Alexandria, VA

T.C. Williams High School held a graduation ceremony like no other on Saturday, with world champion sprinter Noah Lyles, members of the student body, the superintendent and principal — while most of the school’s 865 graduates never left the comfort of their homes.

The virtual ceremony was the first of its kind in the history of the Alexandria City Public School system, as all schools throughout Virginia were shut down in March for the remainder of a school year that would also be defined by the state of race relations in the country. The graduating class of 2020 was also the largest in T.C. history, according to ACPS.

Lyles, a 2016 graduate of T.C., said that his life was also filled with adversity and that he is a lifelong asthmatic who was bullied in high school and is dyslexic.

“Facing those adversities are what got me here today,” Lyles said. “You need to know that you can make it through, because just this time period of 2020 will not be your last, and you can make it to the next one, and the next one and the one after that, and you will look back on the times of 2020 and say, ‘I got through that, and I came out stronger than ever.'”

Class President Amiya Chisolm said that she and her classmates faced a school year full of uncertainty and that it will make them stronger in the future.

“Right about now we had envisioned going to our prom, senior cookout, walking around the hallways of our elementary and middle schools and even hearing our names celebrated as we walk across the stage at (George Mason University),” Chisolm said. “Instead, we were unexpectedly hit with a pandemic that not only took away our plans — and some of our loved ones — but also blurred our futures. In addition to this pandemic, we have also witnessed multiple murders in the black community at the hands of police brutality.”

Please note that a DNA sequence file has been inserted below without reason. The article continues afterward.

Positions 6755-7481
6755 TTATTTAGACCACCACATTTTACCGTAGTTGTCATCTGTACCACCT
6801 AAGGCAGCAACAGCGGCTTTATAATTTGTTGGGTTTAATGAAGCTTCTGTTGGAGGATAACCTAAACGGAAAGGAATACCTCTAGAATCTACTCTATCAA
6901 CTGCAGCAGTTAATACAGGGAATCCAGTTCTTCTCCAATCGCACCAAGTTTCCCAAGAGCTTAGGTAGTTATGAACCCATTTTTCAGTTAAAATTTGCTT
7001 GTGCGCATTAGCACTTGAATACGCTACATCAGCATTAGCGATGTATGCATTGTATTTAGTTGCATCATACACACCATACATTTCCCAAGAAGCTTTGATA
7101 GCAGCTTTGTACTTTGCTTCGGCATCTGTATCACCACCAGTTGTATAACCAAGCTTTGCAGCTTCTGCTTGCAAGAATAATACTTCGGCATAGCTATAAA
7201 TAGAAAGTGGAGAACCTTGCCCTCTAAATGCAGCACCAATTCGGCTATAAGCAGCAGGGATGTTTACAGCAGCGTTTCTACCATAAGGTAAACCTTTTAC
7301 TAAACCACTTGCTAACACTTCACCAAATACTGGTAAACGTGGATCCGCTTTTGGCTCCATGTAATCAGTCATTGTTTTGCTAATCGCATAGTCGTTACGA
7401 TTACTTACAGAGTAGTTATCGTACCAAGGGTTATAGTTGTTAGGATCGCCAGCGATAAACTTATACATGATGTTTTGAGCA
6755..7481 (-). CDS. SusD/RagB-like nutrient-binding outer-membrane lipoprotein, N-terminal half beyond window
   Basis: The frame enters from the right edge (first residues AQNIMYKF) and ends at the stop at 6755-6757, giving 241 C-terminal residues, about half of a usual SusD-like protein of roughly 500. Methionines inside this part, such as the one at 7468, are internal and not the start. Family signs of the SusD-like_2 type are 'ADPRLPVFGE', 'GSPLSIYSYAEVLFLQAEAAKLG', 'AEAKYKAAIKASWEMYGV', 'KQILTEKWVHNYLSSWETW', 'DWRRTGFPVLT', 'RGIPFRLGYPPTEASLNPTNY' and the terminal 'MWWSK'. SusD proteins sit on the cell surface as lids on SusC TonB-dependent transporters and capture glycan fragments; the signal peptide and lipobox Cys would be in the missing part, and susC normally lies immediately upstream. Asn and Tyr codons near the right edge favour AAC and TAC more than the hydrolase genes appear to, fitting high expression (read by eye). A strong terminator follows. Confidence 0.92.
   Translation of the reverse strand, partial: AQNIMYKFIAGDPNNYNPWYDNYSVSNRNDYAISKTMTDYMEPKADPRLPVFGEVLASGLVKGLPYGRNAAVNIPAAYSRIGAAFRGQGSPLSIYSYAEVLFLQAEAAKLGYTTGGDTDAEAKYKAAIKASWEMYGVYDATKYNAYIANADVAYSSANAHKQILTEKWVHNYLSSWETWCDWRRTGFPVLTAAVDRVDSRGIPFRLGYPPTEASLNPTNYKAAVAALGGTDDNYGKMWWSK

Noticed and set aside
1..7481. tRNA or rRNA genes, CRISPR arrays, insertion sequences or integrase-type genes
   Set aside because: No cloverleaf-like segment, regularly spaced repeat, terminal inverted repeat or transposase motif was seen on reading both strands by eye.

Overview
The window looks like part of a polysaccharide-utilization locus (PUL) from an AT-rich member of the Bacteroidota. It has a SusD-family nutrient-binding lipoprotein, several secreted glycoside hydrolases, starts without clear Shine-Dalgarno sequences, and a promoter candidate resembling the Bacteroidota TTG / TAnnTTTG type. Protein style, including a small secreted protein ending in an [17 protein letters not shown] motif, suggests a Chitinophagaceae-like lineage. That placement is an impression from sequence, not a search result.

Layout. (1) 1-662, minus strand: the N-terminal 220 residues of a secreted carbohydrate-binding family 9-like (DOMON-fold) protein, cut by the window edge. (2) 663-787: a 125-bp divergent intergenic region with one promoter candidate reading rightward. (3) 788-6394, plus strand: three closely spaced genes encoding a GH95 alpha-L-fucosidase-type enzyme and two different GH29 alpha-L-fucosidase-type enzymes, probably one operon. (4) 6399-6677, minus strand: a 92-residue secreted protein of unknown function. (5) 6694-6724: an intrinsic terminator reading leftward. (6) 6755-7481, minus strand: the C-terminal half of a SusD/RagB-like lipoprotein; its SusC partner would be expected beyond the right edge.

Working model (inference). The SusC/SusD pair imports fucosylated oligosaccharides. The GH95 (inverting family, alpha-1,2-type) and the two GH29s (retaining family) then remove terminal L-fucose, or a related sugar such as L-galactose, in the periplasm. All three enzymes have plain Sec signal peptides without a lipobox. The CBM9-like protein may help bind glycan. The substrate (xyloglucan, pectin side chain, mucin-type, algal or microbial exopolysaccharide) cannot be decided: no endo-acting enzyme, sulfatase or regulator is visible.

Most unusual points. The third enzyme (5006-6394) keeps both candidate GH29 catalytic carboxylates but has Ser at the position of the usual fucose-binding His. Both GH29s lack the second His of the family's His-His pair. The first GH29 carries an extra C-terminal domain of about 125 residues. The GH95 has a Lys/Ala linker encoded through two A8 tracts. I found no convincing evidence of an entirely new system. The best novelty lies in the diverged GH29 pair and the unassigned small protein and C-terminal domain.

Posted by Alexandria City Public Schools on Monday, June 15, 2020

Superintendent Gregory C. Hutchings, Jr., said that the class made history with its virtual graduation, and that it will be defined by righting societal wrongs.

“These are times when we can actually collectively feel the uncertainty, the stress, the anxiety as individuals, as families as a school division and as a nation,” Hutchings said. “Class of 2020, we must advocate for social justice and anti-racism in America, regardless of your race, regardless of your background. This is a new time in all of our lives when all lives must matter and we must rethink our priorities, our values and reinvent a new normal.”

T.C. Principal Peter Balas said that the class of 2020 was one of the most special he has ever led, and challenged the graduates to lead the way in the future.

“I challenge you to lead the way and to be the change that you want to see in the world,” Balas said. “And to accept nothing less, because your futures matter. I can promise you that the class of 2020 will always be remembered.”

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Images via ACPS/Facebook

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